Sisters shed their skin every DAY in condition that causes it to grow six times faster than normal
These are the brave sisters whose skin grows SIX times faster than normal.
Stacey and Emma Picken shed their skin every day after being born with a rare condition.
They are the only sisters in the UK known to be born with rare condition called lamellar ichthyosis, which affects only one in 600,000 people.
Emma (right) and Stacey (left) Picken have a rare skin condition which aftects only one in 600,000 people
They have to be smothered in cream daily to make their condition more bearable and the girls can’t go outside in the sun as it could kill them.
Their father Steven, 53, who lives with wife Sarah, 39, in County Durham, said: ‘We are so proud of them – and they have a very close bond as they know what each other is going through.
‘The girls just get on with their lives as best they can. They have to have two baths a day to try and soften their skin and they have to wash their hair too every day as the condition affects their scalps too.’
Emma, now 18, was the first to be born with the condition. As soon as she was born doctors whisked her away and then broke the devastating news to the couple that their daughter had the rare skin condition.
Mr Picken said: ‘Her tiny body was covered in hard scaly skin, with a band of tight skin around her chest so tight that she could hardly breathe.
With their father Steven, his wife Sarah and their siblings in County Durham. The girls must have two baths a day to soften their skin
The doctors said they would have to cut through it. It was a tough band of skin squeezing her little chest. Luckily when she was eight days old the band snapped on its own.
‘We had to keep her tiny body moisturised constantly to try and soften her scaly skin. We were desperate to know if she would grow out of it as she grew older. But doctors said she wouldn’t.’
Sufferers of lamellar ichthyosis are known as snake children, because their hard scaly skin is just like a snake.
The couple were devastated when their second daughter Stacey was born with the condition too.
Mr Picken said: ‘We didn’t think for one moment think that it could possibly happen again. We thought lightening couldn’t possibly strike twice.
As children: Here the sisters, now 16 and 18 are shown as children. The couple couldn't believe when their second daughter was also born with the condition
‘But within five minutes of Stacey, now 16, being born her skin started to change before our eyes. It was turning leathery within seconds. It was devastating – it just broke our hearts.’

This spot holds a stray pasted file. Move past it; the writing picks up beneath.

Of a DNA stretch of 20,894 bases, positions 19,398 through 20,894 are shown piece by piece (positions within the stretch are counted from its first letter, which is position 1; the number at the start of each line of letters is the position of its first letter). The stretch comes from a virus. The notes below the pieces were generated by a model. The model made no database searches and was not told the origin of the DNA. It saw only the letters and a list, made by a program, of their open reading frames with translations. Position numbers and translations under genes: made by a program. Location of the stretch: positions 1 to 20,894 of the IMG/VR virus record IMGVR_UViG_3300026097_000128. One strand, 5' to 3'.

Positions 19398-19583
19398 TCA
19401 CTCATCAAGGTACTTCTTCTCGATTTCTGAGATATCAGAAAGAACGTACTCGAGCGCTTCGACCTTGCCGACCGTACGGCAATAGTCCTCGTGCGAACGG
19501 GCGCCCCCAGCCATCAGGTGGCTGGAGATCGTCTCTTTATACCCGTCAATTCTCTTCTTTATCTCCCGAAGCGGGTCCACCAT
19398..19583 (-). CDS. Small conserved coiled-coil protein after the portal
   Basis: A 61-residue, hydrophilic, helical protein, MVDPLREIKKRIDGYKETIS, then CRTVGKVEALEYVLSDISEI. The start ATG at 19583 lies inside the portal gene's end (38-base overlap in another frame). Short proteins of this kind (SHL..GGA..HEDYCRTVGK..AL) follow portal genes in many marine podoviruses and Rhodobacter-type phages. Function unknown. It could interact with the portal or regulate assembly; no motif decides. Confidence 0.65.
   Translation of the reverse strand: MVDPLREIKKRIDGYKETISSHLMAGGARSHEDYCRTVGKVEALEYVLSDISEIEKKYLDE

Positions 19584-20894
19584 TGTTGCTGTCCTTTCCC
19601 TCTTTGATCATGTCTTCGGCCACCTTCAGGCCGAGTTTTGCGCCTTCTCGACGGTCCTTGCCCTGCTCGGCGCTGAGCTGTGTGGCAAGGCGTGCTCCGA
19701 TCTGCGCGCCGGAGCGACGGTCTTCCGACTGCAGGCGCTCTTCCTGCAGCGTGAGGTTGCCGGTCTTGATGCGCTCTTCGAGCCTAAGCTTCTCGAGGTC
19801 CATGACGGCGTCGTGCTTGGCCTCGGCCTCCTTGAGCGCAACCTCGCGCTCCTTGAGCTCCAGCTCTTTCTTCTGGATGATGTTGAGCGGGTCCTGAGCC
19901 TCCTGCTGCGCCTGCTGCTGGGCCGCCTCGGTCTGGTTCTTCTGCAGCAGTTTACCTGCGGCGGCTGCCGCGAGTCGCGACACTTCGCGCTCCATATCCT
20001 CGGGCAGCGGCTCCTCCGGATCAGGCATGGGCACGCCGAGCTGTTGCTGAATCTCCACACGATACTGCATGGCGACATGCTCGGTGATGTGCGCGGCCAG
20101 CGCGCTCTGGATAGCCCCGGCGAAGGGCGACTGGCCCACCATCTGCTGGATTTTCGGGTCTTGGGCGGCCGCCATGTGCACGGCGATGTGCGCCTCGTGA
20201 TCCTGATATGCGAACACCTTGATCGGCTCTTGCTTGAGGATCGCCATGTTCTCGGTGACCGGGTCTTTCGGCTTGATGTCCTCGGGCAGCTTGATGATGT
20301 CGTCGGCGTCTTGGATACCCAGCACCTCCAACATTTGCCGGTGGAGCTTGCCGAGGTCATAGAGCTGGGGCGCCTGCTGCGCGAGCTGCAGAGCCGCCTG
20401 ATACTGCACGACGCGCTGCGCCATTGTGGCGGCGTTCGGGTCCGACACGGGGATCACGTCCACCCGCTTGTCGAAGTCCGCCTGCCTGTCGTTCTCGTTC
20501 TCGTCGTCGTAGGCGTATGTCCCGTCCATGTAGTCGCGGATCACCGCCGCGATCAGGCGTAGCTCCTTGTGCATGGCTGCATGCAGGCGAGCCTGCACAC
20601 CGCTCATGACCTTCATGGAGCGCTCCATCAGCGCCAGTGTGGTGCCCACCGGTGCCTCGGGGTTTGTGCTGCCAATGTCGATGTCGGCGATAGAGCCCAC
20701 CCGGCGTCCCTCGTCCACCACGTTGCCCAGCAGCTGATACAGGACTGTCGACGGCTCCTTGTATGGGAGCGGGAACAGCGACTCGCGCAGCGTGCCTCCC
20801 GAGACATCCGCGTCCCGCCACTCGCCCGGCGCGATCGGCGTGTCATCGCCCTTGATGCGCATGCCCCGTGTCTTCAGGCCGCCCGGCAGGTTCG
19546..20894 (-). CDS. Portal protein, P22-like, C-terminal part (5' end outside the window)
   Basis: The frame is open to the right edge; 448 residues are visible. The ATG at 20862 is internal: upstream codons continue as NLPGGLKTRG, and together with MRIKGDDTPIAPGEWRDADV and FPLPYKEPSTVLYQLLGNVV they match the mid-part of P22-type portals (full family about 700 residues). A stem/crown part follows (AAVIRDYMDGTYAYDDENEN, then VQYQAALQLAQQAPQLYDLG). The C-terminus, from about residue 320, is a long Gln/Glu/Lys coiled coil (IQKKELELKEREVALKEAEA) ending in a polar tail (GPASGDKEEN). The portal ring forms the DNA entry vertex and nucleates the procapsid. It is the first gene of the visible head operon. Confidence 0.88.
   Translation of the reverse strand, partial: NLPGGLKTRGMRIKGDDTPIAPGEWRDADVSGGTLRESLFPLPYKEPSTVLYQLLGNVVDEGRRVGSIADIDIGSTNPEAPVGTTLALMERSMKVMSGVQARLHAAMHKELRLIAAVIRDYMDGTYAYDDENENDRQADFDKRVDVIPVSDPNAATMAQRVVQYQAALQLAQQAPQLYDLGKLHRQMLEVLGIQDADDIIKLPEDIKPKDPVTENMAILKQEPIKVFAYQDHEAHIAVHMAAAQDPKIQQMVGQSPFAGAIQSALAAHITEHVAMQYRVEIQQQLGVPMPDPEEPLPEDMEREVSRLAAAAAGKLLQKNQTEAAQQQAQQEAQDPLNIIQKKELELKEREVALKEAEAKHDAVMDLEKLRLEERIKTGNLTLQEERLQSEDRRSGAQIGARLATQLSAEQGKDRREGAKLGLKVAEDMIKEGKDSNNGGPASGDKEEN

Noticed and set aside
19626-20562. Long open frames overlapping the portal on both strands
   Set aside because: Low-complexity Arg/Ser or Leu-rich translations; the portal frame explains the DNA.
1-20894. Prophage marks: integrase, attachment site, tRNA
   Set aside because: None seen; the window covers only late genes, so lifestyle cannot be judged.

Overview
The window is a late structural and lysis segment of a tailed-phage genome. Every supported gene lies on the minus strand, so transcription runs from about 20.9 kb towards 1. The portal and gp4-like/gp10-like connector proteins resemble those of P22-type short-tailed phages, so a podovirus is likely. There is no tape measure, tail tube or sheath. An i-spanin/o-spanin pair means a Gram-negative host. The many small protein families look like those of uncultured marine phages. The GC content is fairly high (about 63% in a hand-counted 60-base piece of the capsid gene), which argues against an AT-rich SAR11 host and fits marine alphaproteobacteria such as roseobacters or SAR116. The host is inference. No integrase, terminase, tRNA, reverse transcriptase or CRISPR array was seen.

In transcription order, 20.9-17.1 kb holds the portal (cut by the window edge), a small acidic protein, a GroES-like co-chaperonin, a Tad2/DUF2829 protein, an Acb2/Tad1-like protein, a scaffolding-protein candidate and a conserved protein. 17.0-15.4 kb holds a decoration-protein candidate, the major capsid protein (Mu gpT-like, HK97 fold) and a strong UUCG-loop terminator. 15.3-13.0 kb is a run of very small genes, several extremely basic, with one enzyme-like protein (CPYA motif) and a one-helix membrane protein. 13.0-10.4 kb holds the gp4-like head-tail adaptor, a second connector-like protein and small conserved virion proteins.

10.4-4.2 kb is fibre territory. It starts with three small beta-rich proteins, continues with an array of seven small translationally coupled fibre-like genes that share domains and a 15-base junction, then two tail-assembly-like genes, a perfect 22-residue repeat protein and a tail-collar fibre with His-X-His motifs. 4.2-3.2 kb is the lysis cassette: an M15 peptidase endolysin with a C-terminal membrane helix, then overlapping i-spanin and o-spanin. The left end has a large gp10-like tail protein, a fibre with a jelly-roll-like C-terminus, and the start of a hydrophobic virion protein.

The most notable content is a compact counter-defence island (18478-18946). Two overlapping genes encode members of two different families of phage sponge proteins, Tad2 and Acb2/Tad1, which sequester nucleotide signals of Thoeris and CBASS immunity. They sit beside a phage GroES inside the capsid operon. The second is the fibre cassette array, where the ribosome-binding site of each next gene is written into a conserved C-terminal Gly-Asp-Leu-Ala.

Both the sisters must constantly moisturise their skin, which grows six times faster than normal skin.
And they have to keep out of the sun as if they start to sweat and overheat it could kill them.
The couple have since had four more children, Ellie, 11, Megan, seven, Stevie, five, and Samuel, three. The couple carry a defective gene each which causes the condition, but none of their remaining children have the condition.
The sisters have four siblings without the condition
Mr Picken said: ‘When Sarah was pregnant with Ellie we were very nervous throughout all the pregnancy, and when Ellie was born we breathed a sigh of relief when we saw that her skin was normal.
‘It was hard when Emma and Stacey started school, as they have been bullied because of their skin. When Emma first started school no one would hold her hand when all the children held hands in a circle. They have been singled out as different right from the start.
‘It is heartbreaking as we know how lovely our girls are underneath. They have friends at school, but it hasn’t been easy for them and I’m so proud of them as they have both held their heads high and done well at school.
‘The girls both stay indoors when it is very hot. We can’t go on holiday abroad as it would be too dangerous for them. We do go away in the UK, and whilst other people want lots of hot sunshine on their holiday, we pray for rain.
‘Stacey dries out faster than Emma does as she is fair skinned, whereas Emma is dark skinned. They can’t do sports day at school because that would be dangerous for them too, to run around in the sun.
‘When they were little we used to spray the girls with a water gun to keep them cool at night in the summer. ‘ Emma is currently trying to set up a camp in the UK for children who look different.
She added: ‘That is my goal, to set up somewhere where people, not just with our skin condition, but for anyone who looks different, to come to a place where they won’t be judged.’
Mr Picken added: ‘We had been very worried that the girls wouldn’t be able to live normal lives, but they just get on with it. They have both got big personalities and we are proud of them both.’